I applaud Pamela Jerome’s comment piece, “The Midcentury Modernist Single-Glazed Curtain Wall is an Endangered Species.” As for Emery Roth’s output of iconic single glazed curtain wall buildings, they brightened the cityscape, especially on Park Avenue. Their output reflects a design that designates a specific period in our Architectural History, no different from the Palladian Buildings that are adjacent to the Brenta Canal.

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Video> Facade design experts discuss sustainability, energy efficiency

Today’s facade designers cannot afford to ignore the question of sustainability, and in particular energy efficiency. James O’Callaghan (Eckersley O’Callaghan), William Logan (Israel Berger & Associates), and Will Laufs (LaufsED) sat down with our partners at Enclos during April’s facades+ NYC conference to talk about the push and pull between aesthetics and environmental performance in building envelopes. Top AEC professionals will continue the conversation at facades+ Chicago on July 24–25. For more information or to register, visit the conference website. Early Bird registration ends June 29.

Details of Tadao Ando’s New York City Residential Building Unveiled

The apartments at 152 Elizabeth.

The apartments at 152 Elizabeth. (Courtesy Tadao Ando)

Since news about a Tadao Ando–designed residential building in Manhattan’s Nolita neighborhood broke in March, anticipation has been building about what the Pritzker Prize–winning starchitect had planned for his first large-scale project in New York City. Now, renderings of the seven-story project have been published by Dezeen, but they offer a frustratingly vague sense of what’s in store for Elizabeth Street.

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NYC Transportation Head Outlines Priorities For Building Infrastructure & Public Space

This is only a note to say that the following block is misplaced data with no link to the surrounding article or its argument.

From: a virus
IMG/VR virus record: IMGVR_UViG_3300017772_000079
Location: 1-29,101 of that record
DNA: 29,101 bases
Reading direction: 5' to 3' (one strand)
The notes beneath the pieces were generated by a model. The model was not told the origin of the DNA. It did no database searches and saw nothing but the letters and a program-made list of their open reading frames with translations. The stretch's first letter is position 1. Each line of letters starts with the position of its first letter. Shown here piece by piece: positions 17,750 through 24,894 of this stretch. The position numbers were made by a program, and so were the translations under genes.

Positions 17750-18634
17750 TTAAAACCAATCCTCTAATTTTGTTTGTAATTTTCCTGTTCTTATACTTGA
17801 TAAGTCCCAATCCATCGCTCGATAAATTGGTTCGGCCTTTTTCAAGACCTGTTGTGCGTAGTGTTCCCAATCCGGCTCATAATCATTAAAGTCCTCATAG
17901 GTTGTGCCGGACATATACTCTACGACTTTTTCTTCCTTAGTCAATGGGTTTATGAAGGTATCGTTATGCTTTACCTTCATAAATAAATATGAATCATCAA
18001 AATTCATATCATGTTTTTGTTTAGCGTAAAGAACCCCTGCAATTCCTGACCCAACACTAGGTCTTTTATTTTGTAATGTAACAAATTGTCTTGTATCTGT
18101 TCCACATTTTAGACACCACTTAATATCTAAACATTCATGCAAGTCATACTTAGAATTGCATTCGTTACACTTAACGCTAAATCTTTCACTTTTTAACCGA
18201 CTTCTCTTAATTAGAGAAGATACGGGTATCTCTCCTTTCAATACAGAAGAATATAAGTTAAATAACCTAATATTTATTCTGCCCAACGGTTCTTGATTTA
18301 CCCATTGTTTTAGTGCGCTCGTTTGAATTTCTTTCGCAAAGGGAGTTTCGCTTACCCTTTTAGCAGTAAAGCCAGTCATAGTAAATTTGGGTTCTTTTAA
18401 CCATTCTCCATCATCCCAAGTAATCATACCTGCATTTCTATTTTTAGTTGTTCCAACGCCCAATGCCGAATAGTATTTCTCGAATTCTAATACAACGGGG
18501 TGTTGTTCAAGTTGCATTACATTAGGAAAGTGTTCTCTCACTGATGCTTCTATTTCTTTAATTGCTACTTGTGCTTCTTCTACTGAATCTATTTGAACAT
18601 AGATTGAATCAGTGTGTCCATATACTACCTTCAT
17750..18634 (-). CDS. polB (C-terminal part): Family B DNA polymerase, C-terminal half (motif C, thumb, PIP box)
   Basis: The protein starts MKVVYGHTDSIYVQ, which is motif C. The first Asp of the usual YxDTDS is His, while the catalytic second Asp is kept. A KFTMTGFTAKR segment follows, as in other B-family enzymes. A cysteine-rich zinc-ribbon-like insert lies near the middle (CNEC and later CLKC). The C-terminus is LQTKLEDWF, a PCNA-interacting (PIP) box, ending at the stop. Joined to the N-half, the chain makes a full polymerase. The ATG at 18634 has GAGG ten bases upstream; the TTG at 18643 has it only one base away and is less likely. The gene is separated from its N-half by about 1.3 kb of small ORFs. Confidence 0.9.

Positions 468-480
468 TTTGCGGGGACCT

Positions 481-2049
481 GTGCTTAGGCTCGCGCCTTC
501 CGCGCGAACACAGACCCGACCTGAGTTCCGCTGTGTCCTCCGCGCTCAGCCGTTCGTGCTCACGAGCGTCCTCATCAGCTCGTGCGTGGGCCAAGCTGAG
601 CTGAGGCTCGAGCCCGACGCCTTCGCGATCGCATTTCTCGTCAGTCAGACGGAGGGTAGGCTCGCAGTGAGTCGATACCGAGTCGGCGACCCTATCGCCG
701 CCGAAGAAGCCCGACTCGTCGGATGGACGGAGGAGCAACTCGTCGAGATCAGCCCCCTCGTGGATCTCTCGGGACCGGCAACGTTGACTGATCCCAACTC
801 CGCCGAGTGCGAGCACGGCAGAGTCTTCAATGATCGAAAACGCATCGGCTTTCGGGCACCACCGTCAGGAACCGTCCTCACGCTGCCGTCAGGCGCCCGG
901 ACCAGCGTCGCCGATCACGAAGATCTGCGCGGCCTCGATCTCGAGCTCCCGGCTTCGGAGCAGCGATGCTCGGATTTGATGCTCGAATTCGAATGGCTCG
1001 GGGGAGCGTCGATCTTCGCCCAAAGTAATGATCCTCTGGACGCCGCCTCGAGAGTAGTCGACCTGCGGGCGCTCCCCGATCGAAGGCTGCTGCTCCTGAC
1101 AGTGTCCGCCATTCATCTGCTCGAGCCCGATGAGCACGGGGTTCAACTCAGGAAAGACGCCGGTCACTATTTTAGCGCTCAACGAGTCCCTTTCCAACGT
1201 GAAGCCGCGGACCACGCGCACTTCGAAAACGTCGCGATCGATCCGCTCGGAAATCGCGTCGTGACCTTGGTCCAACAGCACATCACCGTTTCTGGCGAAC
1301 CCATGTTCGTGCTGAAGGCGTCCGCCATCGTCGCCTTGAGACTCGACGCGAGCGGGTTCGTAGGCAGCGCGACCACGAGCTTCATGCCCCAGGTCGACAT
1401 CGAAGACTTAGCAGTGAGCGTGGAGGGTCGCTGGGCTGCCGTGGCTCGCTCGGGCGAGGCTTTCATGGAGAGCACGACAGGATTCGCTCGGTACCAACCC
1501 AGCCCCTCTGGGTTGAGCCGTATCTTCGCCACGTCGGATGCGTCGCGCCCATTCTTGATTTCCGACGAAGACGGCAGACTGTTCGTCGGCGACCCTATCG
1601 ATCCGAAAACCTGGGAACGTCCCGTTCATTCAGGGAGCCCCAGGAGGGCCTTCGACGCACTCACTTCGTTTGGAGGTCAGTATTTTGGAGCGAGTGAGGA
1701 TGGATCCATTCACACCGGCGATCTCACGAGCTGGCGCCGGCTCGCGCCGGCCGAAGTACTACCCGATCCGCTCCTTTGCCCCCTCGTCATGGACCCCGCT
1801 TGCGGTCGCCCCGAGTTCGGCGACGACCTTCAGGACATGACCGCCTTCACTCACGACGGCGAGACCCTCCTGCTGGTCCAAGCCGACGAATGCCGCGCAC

DOT Commissioner Trottenberg announcing a Vision Zero "Slow Zone" in Brooklyn. (DOT / Flickr)

DOT Commissioner Trottenberg announcing a Vision Zero “Slow Zone” in Brooklyn. (Courtesy NYCDOT)

At a recent transportation forum hosted by the New York Building Congress, New York City Transportation Commissioner, Polly Trottenberg, laid-out her agenda for the city’s streets. She said implementing Mayor de Blasio’s Vision Zero plan to reduce traffic fatalities remains the department’s first priority, but made clear that, under her leadership, the NYCDOT will be doing more than safety upgrades.

Trottenberg praised her predecessor, Janette Sadik-Khan, for “cracking some eggs” and fighting for bike lanes, bikeshare, Select Bus Service, and pedestrian plazas when it was not politically popular to do so. She explained that Sadik-Khan’s commitment to these types of programs—and the Bloomberg administration’s ability to realize them—makes her job that much easier. The challenge now is keeping up with the demand for new public space.

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Brooklyn Dominates 2014 Municipal Art Society MASterworks Awards

Architecture, Awards, East
Wednesday, June 18, 2014
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The Weeksville Heritage Center by Caples Jefferson Architects took the MASterworks top honor. (NIC LEHOUX)